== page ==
Egg color

Discussion in 'General breed discussions & FAQ' started by srpaint, Sep 22, 2011.

  1. srpaint

    srpaint Chillin' With My Peeps

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    Not sure if this is where this question belongs or not.

    I am wondering what determines the color or the egg? I have have pullets that will lay white, greenish (EE), and brown eggs. Then I for roos I have 1 barred rock, 1 EE, and a couple silkies.
     
  2. Illia

    Illia Crazy for Colors

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    Could you elaborate on your question?


    Egg color is brought by both parents, - green eggs are from a brown coating over blue eggs (often brown x blue layers or green x green layers or green x brown layers) brown eggs are, well, brown eggs. There's lots and lots of genes that go into the brown color, especially dark brown. White eggs I don't know much about but sometimes I feel they're an "off-switch" since they don't affect the actual color of the egg, they just lighten it. (when crossed to others, including green)
     
  3. srpaint

    srpaint Chillin' With My Peeps

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    You answered it well! I was wanting to know how the color comes about. Like if my EE roo covers a silkie pullet or a barred rock pullet. And so on with all the mixes. You explained it well. Thank You
     
  4. Ridgerunner

    Ridgerunner True BYC Addict

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    You might think of it this way. The egg shell has a basic color. It is either white or blue. If you break and egg and look on the inside, you can look under the membrane and see the basic egg shell color. The blue egg shell gene is dominant, so if the hen is pure for blue (two blue genes) or split (one blue and one white gene) the egg shell will be blue.

    I've opened brown eggs and seen a lot of different shades of "white", so some of the other genes Illia mentioned must be in play to give you the actual shade, but the basic color of the egg shell is either blue or white.

    The brown comes from other genes and is applied as a coating in the shell gland. It can be sandpapered off to show the basic color underneath. The brown that is applied can range from a light ivory or pink shade to a dark chocolate brown. There are different genes that control this, so how they mix and match controls what the actual shade will be.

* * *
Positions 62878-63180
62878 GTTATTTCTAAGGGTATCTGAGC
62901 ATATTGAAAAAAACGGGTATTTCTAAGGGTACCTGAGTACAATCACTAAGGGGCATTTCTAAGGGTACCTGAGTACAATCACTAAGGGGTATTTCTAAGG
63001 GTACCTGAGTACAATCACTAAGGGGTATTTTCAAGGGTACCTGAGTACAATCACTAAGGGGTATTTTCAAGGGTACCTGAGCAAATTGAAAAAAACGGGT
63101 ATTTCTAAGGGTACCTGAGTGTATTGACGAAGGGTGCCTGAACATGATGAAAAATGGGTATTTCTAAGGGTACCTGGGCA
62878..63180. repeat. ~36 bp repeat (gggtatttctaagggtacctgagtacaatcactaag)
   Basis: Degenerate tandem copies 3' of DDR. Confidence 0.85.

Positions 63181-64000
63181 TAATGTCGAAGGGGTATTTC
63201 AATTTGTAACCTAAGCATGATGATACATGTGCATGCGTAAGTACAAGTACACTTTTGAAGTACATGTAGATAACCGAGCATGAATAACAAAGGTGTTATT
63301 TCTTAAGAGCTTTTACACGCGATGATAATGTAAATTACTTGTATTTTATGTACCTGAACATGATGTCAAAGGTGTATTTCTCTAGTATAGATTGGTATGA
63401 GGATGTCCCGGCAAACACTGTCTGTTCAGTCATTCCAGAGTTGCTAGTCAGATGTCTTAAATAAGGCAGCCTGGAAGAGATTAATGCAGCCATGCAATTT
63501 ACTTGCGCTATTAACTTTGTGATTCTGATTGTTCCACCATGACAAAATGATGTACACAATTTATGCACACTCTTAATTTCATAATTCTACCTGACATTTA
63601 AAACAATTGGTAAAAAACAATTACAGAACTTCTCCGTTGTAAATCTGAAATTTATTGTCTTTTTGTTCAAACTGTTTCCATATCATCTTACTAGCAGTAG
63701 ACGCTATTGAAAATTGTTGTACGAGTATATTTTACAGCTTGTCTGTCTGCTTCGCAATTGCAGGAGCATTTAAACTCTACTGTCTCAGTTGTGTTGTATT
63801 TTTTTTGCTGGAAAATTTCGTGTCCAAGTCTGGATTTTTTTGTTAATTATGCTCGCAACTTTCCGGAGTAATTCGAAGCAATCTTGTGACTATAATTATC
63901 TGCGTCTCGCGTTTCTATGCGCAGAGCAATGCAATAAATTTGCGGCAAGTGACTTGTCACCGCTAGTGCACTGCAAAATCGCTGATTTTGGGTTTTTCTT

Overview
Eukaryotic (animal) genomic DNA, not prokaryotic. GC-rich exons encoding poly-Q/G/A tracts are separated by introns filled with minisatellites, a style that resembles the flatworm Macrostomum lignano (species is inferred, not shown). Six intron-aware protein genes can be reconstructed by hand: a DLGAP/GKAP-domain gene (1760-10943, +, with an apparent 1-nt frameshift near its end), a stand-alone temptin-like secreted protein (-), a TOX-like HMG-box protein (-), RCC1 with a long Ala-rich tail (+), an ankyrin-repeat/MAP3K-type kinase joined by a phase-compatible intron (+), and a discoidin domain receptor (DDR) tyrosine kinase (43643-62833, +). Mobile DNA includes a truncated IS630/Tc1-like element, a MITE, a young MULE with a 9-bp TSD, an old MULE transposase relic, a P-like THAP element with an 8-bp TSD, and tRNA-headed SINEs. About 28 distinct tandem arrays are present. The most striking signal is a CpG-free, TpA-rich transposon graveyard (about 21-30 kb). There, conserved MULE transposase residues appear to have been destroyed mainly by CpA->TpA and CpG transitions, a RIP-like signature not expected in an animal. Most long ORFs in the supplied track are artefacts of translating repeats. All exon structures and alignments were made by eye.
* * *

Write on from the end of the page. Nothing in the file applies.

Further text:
This may help explain it.

    Blue shell with no brown = Blue egg
    Blue shell with light brown coating = Light green egg
    Blue shell with dark brown coating = Olive green egg

    White shell with no brown = White egg
    White shell with light brown coating = Light brown egg
    White shell with dark brown coating = Dark brown egg
     
  5. srpaint

    srpaint Chillin' With My Peeps

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    Thank You. That helps a lot too.

    So my chicken that is laying white eggs is probably not being covered by any rooster since her egg is still very white? I collect and eat all my eggs. I do not hatch them so it makes no difference to me if they are fertile or not. But I do like to learn and now what I have going on here.

    Thanks both of you for the information!
     
  6. Ridgerunner

    Ridgerunner True BYC Addict

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    No. The rooster has absolutely no influence on what color of egg the hen he mates with lays. He has an influence on what color of egg his daughter will lay.
     
  7. Gerry2011

    Gerry2011 Chillin' With My Peeps

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    Quote:So what you are saying is my marans roo on an ameraucana hen will not produce an olive egg, but if that egg is hatched and is a hen she will lay oes...is that right?
     
  8. Illia

    Illia Crazy for Colors

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    Quote:So what you are saying is my marans roo on an ameraucana hen will not produce an olive egg, but if that egg is hatched and is a hen she will lay oes...is that right?

    Yes.
     
  9. Gerry2011

    Gerry2011 Chillin' With My Peeps

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    Thank you.....sure will save me some disappointment [​IMG] when I don't get any oes when my hens start laying later this year.
     
  10. zzGypsy

    zzGypsy Chillin' With My Peeps

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    Quote:I don't think you can tell if she's being covered or not from this... she should lay the eggs her genes program her to lay, regarless if they are fertile or not.

    Now if you hatched one of her fertile eggs, and that chick turned out to be a hen, then the new hen's egg color would be determined by the genes of your white-egg-laying hen and whichever rooster covered her.
     

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